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Law Passed,
Law Repealed

By Matt Youngfrau
MONTICELLO — July 30, 2002 – Earlier this year, one of the ideas former Legislature Chair Rusty Pomeroy proposed was a tax exemption for first-time homebuyers. The Legislature passed that into law on April 18, despite the objections of most of the assessors throughout the county.
Shortly thereafter, Pomeroy resigned, and Legislator Leni Binder was appointed chair. One of the first things Binder promised as chair was not to pass or implement anything without first consulting the town supervisors. Binder recently met with the supervisors and said that 80 percent of them are against the homebuyers law.
Binder wanted to discuss repealing the law at the Executive Committee meeting on Thursday, July 11. However, due to time constraints, that didn’t happen. The meeting was recessed until Thursday, July 18, but again, due to time constraints, it was not discussed.
However, without any formal public discussion, a resolution was put forward at the monthly Legislature meeting on Thursday, July 18 to repeal the law. The resolution was introduced by Legislators Binder, Bob Kunis, Rodney Gaebel, Greg Goldstein, Jodi Goodman, and Jim Carnell Jr. Its inclusion angered and surprised the other legislators: Chris Cunningham, Kathleen LaBuda, and Jonathan Rouis.
"I am not sure why this resolution is here," remarked Cunningham. "This was not discussed in committee. Some of the legislators knew about it, while others did not. We should table it back to the Finance Committee. Give the courtesy to us for a proper discussion. Let's have respect for the process."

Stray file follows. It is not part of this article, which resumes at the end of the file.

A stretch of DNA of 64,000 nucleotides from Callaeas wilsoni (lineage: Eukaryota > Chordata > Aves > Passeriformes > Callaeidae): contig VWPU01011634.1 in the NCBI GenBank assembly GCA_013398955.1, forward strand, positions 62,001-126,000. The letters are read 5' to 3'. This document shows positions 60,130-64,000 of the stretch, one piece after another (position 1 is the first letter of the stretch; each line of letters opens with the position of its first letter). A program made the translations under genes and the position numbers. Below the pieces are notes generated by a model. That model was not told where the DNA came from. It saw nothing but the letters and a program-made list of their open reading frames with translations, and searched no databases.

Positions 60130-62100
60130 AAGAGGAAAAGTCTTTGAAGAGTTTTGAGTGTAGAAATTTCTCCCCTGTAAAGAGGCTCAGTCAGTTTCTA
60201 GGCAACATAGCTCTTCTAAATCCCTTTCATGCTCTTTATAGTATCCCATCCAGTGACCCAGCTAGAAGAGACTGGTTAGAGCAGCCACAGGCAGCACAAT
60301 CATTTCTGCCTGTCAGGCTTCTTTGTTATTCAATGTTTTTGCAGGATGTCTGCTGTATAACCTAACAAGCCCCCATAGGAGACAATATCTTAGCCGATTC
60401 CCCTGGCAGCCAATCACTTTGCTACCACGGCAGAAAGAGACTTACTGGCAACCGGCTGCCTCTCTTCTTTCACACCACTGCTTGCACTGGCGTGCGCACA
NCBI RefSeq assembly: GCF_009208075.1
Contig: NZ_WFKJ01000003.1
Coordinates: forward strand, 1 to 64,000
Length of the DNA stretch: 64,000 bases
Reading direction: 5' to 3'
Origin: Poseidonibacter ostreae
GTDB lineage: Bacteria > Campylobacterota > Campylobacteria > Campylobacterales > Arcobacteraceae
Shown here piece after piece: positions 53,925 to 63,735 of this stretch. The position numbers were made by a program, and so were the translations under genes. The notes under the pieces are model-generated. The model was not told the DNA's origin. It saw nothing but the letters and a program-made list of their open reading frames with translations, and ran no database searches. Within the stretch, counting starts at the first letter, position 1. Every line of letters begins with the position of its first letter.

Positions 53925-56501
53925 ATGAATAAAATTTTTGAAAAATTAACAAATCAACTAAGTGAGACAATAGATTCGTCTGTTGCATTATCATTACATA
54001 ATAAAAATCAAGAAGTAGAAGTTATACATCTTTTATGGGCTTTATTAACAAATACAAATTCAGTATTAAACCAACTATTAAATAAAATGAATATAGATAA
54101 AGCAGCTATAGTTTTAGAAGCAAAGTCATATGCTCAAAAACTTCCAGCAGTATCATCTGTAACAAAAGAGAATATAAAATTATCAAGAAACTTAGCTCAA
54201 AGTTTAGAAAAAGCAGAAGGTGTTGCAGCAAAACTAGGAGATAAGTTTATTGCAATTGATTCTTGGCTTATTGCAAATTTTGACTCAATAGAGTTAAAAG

Cunningham made a motion to table the resolution. The only support that motion received was from LaBuda and Rouis. Once it died, the three legislators in the minority evidenced their frustration.
"This was not given a chance to work," commented Cunningham. "It is based on state law. It will stimulate growth. We should revisit the issue."
"When we passed this, I wanted to table it then, but I did not have the support. There was a rush to pass this," Gaebel stated. "The input against it far outweighed the requests to be in the program. The assessors were complaining. It was like we were shoving it down their throats."
All the legislators were given a chance to voice their opinion, and after all spoke, a vote was taken on the resolution. It passed 6-3, with Cunningham, LaBuda, and Rouis against it.
County Attorney Ira Cohen will shortly begin the paperwork to repeal the law.

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